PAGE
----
The MBA Program for the NFL

Michael Lythcott, a successful entrepreneur who runs STAR’s new business incubator, says the league and the play-it-safe financial advisers have neither cut down on the risky behavior nor addressed the real problem. He likens their approach to teaching abstinence in high school sex ed. Lythcott, whose mother founded Harlem’s National Black Theatre, sees the plight of athlete investors as that of African-American entrepreneurs writ large — mostly that they operate outside the existing support networks and that they don’t benefit from suitable financing, appropriately matched partners, and training that are all there for others. So this MBA program emboldens the forty-five students already enrolled in the first two classes to take their collective net worth of $300 million, their $2 to $3 billion networks of corporate sponsors and wealthy boosters, and to suit up for business now, before their stars begin to wane. It’s a strategy no one has tried before, Doug Guthrie, the dean of George Washington’s business school, tells me.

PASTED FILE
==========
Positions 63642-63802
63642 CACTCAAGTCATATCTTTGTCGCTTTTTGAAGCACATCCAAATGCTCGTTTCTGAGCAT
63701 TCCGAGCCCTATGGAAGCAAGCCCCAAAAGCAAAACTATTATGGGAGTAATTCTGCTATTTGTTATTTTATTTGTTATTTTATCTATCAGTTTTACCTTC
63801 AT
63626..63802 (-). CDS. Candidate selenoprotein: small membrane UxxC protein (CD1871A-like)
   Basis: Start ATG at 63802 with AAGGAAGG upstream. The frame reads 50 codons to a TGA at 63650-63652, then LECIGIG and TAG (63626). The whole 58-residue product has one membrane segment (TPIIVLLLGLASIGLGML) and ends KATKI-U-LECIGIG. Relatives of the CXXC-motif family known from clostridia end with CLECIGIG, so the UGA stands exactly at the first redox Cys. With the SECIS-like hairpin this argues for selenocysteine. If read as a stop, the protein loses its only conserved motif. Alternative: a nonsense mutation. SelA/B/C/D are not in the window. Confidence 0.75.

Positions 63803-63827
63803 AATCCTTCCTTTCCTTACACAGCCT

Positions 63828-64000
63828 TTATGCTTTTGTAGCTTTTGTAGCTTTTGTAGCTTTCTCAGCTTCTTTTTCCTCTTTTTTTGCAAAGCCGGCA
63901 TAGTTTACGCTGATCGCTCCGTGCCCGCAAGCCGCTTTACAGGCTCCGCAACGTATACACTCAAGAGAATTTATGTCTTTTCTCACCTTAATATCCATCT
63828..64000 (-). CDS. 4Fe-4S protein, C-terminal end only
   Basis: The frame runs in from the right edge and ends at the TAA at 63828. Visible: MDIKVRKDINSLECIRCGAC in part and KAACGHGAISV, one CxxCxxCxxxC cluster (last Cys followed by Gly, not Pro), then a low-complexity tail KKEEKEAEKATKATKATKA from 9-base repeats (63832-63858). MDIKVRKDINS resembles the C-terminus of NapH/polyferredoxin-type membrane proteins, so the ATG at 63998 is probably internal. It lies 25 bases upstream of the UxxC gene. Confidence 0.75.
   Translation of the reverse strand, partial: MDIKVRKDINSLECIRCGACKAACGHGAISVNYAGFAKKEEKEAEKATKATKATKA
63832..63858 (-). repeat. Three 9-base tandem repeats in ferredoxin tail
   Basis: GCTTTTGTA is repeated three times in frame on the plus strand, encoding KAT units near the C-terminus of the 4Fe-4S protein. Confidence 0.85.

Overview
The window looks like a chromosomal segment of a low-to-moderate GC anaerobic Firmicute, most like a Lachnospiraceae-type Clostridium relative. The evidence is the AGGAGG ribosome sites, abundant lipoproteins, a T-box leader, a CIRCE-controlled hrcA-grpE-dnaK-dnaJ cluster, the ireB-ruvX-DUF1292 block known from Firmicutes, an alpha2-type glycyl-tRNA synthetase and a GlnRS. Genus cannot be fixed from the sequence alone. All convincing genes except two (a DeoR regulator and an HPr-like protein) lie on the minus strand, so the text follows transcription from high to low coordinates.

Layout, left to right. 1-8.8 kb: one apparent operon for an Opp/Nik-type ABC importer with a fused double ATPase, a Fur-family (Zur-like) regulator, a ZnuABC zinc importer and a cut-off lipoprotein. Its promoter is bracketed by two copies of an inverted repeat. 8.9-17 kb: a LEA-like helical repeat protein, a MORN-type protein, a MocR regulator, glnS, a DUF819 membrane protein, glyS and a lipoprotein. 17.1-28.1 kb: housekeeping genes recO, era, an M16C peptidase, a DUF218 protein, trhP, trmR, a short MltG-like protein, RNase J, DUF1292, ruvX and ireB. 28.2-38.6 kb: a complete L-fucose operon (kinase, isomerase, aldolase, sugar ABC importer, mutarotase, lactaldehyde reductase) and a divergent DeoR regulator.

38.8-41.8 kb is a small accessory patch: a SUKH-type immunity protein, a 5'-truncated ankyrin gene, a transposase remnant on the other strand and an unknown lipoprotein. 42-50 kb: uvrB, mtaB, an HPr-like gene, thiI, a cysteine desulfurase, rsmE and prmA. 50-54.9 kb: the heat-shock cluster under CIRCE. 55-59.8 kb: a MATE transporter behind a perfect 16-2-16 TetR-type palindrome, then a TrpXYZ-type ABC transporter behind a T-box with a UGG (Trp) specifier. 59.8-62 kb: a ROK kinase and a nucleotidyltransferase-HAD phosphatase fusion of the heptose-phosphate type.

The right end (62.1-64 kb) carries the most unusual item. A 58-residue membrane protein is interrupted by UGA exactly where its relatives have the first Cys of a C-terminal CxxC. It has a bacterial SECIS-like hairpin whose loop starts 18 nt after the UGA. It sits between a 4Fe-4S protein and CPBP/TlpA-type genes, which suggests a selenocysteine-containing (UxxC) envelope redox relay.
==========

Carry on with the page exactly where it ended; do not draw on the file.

Can an MBA program geared towards NFL athletes — a staggeringly high amount who become insolvent within 10 years of retirement (more than 50 percent according to one report) — help them hold onto their money? Ben Austen investigates in GQ.

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